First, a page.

This year, over 100 personally invited professionals gathered in Washington in late October for the 2-day North American Pollinator Protection Campaign (NAPPC) conference. Their common goal was to promote awareness of the vital role of pollinators in both agricultural and natural landscapes, and continue to develop and implement a continent-wide action plan to protect pollinating animals.
They came from a wide range of diverse backgrounds, covering the scientific, non-profit, government and business worlds, strategically addressing the pollinator issue from all fronts.
The conference began with a presentation session, offering updates on bee keeping best practice, pollinator research, the Presidential Memorandum on a Coordinated, Sustainable Future for Pollinator Health, and included a briefing from Dave Fischer with an update on the North American Bee Care Center. Describing the rationale behind the Center, he said:
“Bayer has every interest in the world to make sure bees are healthy. Without them, our customers, the farmers, would be out of business. That is why we established this Bee Care Center and that is why we have been working for almost 30 years to help keep honey bees healthy.”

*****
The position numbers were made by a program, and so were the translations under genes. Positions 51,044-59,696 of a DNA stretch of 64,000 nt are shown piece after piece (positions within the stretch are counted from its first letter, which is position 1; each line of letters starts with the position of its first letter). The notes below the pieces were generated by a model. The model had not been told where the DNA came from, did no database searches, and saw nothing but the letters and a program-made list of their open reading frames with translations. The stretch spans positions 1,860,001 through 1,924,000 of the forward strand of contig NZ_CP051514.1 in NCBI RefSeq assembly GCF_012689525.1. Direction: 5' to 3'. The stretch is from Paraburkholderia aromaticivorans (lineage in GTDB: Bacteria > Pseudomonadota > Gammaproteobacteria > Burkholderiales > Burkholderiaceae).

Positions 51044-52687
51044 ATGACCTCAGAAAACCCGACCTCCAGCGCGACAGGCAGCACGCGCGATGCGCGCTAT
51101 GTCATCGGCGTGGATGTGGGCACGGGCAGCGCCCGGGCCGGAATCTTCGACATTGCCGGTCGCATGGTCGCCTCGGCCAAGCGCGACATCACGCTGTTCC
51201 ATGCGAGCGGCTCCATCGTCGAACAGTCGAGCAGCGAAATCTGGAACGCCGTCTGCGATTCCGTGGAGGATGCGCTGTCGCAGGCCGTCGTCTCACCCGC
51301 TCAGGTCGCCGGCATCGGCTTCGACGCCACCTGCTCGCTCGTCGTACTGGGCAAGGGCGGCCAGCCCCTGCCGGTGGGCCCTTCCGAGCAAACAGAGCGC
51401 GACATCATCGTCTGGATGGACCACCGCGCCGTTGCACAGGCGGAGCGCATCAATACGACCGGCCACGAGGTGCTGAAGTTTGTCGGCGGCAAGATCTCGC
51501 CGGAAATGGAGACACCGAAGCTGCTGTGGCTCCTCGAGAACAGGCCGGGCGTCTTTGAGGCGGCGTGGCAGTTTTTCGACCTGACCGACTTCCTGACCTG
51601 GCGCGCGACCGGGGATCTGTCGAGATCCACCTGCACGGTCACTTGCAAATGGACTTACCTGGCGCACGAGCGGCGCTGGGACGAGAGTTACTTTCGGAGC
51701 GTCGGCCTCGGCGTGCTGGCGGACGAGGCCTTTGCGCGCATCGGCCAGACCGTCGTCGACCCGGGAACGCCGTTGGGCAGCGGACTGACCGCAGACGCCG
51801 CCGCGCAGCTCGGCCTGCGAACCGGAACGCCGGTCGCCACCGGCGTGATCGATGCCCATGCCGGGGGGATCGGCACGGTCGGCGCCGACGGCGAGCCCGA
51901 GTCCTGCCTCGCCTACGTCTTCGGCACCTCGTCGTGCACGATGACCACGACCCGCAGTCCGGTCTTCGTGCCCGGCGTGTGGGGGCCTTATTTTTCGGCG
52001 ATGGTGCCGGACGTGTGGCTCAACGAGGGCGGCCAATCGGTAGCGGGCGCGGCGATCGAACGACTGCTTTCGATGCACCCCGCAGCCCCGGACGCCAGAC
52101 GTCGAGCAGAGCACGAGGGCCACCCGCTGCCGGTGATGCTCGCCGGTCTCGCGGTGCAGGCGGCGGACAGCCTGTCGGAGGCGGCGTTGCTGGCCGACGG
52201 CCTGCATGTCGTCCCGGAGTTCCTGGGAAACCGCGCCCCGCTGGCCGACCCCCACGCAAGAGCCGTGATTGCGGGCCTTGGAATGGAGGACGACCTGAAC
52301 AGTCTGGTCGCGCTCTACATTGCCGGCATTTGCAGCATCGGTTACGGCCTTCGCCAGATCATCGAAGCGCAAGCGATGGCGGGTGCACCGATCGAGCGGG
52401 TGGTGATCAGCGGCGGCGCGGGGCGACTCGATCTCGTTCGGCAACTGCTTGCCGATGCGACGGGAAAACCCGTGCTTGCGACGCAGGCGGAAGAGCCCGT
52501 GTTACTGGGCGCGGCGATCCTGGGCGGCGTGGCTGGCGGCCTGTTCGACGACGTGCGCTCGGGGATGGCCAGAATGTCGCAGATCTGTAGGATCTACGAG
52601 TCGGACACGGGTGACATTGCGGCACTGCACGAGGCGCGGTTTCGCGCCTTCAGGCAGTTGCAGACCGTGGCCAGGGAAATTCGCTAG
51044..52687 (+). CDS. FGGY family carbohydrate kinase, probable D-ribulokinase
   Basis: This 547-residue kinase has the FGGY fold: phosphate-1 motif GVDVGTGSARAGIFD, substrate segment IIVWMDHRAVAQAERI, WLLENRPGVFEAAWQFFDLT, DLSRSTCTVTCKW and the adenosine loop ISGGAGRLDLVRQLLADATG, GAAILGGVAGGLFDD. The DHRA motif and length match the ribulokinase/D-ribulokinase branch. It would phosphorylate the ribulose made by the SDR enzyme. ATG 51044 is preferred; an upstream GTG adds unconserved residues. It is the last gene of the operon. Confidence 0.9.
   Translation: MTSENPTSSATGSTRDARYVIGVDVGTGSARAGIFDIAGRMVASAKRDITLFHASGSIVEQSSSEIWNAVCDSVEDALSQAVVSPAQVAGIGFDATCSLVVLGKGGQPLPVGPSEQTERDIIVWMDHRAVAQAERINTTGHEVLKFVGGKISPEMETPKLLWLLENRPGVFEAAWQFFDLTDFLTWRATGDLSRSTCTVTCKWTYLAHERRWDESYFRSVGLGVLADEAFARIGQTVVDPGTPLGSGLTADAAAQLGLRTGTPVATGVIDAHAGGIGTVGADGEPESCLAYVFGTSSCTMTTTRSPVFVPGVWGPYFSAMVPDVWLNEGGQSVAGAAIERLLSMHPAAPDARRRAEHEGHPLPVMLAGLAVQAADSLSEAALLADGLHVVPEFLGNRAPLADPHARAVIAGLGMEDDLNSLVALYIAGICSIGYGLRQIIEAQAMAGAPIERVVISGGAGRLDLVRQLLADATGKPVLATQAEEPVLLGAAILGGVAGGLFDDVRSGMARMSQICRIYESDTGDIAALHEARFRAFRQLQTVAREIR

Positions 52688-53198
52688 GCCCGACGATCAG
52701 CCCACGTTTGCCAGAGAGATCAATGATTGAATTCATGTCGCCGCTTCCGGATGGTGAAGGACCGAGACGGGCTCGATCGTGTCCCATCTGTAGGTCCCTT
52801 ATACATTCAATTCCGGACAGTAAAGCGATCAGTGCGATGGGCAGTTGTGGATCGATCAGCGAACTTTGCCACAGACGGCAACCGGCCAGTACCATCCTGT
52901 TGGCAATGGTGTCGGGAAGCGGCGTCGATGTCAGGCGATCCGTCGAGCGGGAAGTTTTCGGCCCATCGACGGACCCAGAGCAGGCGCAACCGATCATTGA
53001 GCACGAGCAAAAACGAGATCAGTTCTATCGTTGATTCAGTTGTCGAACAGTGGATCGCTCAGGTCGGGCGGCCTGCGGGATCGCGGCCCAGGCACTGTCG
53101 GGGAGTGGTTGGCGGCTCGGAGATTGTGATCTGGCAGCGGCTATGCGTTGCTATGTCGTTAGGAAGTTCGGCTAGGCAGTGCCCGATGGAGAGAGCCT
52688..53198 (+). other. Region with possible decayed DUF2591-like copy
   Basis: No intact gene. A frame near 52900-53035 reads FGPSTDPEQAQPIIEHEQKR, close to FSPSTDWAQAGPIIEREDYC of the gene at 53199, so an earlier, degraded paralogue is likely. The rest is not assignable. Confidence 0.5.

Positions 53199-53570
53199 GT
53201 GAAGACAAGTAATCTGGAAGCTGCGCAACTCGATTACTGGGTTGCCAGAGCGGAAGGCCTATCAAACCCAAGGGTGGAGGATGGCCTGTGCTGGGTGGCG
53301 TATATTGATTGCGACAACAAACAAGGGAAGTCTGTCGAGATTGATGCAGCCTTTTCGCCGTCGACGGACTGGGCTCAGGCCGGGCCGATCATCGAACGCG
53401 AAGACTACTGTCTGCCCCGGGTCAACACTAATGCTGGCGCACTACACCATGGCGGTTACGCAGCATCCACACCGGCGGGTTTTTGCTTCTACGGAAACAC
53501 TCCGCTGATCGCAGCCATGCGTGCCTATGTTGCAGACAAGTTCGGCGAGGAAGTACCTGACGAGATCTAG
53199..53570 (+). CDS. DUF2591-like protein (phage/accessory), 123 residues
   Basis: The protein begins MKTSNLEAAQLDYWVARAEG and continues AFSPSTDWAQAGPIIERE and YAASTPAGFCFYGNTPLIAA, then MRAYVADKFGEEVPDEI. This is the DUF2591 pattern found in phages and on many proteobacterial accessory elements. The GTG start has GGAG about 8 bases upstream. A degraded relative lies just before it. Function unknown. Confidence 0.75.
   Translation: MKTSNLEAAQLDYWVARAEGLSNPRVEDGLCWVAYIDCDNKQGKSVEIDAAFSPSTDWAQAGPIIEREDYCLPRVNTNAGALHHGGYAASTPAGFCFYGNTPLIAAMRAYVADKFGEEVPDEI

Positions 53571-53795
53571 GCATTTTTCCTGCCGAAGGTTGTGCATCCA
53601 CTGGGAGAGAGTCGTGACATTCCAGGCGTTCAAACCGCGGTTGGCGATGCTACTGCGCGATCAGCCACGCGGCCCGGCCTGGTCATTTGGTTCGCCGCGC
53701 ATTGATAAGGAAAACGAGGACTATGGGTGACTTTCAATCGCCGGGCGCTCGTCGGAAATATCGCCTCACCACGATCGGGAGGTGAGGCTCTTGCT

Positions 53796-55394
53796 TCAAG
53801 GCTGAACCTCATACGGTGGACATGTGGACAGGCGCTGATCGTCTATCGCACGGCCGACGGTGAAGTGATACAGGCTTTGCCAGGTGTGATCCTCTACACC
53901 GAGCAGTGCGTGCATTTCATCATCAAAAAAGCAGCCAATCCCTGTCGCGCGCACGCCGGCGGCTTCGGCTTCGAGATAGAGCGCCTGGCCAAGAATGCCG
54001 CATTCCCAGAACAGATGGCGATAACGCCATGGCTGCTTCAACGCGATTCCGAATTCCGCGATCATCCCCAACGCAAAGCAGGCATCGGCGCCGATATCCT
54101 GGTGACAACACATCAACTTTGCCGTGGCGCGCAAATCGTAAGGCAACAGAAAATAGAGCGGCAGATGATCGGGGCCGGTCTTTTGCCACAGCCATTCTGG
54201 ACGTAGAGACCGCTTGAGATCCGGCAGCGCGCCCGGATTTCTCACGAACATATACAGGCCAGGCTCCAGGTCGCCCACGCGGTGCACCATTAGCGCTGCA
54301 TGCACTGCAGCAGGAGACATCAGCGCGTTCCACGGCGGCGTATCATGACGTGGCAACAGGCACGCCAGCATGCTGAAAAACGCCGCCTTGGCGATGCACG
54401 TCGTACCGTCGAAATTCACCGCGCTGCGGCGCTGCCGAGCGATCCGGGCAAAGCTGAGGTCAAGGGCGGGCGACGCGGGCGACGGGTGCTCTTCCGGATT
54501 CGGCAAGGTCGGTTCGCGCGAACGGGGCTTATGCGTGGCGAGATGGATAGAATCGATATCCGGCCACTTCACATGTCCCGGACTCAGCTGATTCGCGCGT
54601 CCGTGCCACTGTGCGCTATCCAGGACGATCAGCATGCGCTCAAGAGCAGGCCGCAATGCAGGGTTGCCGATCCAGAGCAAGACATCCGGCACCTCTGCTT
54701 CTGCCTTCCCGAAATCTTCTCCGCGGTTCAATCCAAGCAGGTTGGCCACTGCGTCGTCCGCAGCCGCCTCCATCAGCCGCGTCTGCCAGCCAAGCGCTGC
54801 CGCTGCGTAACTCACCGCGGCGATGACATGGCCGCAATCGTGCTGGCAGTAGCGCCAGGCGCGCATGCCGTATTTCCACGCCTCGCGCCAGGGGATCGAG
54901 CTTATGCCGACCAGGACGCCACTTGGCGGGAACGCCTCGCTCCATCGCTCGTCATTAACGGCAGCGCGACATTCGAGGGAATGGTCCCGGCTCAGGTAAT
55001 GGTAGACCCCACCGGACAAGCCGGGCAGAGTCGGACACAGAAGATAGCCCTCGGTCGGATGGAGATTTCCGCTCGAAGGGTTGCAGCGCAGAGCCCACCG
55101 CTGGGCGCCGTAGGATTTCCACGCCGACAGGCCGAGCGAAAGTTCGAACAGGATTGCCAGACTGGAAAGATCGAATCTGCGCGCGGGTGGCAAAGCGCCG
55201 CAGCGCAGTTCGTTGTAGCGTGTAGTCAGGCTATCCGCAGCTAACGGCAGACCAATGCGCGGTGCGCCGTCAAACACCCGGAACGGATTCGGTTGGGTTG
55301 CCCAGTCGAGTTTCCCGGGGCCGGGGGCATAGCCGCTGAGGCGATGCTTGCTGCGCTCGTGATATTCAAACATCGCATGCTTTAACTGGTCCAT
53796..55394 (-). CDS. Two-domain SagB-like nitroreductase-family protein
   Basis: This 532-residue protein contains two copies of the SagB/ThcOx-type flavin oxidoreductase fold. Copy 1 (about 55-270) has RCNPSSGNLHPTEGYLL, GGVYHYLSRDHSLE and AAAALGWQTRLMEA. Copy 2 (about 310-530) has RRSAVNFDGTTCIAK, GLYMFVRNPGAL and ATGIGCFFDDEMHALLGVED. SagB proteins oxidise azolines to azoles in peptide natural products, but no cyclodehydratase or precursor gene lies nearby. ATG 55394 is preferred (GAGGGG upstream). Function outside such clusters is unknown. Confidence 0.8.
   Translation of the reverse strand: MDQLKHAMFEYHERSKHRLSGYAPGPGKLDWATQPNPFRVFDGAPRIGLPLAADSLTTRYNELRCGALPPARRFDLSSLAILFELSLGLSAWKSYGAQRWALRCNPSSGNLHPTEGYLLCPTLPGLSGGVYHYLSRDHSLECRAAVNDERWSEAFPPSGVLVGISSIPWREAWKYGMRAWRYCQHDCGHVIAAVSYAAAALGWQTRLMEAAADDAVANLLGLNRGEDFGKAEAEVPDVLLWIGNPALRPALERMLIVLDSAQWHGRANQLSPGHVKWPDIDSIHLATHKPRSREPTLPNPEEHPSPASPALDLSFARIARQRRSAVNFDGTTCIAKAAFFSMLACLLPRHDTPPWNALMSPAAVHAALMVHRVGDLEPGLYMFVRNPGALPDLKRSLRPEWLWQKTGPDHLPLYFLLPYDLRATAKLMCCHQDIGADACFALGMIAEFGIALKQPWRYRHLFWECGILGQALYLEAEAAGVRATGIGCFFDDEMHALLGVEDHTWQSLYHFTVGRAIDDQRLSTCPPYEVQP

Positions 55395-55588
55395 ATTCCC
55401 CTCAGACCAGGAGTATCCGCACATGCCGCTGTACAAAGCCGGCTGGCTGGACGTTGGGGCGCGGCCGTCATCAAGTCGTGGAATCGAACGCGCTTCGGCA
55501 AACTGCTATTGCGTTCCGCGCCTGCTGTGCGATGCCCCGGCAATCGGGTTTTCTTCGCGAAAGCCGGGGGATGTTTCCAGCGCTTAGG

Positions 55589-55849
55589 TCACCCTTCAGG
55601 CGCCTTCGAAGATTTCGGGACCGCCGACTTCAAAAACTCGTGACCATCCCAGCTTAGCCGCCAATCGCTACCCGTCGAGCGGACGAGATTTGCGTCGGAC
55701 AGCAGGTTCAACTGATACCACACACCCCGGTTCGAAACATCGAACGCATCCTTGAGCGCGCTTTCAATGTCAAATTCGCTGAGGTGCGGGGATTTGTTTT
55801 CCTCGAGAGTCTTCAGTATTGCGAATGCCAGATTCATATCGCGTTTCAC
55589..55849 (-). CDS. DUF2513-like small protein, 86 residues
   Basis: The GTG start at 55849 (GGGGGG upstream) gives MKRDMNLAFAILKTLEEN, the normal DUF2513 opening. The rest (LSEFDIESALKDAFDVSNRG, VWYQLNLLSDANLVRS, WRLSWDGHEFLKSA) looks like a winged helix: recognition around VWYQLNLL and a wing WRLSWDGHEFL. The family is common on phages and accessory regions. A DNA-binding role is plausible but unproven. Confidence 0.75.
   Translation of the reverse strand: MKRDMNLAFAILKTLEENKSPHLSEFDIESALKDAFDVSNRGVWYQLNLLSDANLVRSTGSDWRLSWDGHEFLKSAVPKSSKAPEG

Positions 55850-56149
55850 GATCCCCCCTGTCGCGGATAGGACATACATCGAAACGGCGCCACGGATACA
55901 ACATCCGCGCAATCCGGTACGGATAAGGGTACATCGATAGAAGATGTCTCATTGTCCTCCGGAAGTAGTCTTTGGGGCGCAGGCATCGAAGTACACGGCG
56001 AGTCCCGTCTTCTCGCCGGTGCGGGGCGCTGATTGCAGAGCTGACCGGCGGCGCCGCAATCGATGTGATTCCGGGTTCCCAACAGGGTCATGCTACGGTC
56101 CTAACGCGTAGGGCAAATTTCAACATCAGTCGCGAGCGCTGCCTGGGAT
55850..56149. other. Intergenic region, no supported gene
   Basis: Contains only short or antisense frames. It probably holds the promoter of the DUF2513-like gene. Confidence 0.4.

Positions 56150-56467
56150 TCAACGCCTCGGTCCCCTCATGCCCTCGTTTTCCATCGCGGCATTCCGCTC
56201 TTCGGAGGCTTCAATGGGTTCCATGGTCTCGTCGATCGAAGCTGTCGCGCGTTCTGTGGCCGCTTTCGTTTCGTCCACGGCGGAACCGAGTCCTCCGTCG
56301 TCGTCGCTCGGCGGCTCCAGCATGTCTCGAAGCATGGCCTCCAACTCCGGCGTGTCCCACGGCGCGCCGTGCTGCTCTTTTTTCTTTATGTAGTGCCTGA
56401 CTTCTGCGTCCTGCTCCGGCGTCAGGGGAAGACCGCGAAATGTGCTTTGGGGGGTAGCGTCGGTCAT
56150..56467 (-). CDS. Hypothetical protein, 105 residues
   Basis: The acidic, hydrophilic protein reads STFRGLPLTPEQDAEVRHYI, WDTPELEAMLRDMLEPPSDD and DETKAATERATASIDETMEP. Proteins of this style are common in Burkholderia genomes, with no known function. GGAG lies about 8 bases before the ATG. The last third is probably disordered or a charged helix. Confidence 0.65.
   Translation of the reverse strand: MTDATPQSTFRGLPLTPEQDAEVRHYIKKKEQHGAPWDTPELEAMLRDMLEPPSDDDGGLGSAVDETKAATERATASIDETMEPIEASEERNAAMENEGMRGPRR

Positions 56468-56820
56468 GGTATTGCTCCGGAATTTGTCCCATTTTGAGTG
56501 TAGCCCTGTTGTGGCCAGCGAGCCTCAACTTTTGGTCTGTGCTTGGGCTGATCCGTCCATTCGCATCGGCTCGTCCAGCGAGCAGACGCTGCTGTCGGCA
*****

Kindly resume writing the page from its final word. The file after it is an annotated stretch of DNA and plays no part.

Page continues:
Following the presentations, participants worked in cross-discipline task forces to address specific tasks in a wide variety of projects. The Bayer Bee Care team participated in the task forces on Pesticide Education and Bee Friendly Farming. The Bee Friendly Farming task force focused on farmers who are incorporating Integrated Pest Management methods and pollinator-friendly vegetation on their farm land. Farmers can register their farm as Bee Friendly with signage and an online map to show other Bee Friendly Farms across North America. Currently over 200 members are registered.
The North American Pollinator Protection Campaign (NAPPC) is a collaborative group of over 130 organizations and individuals that promote and implement a continent-wide Action Plan to encourage activities to protect the numbers and health of all pollinating animals.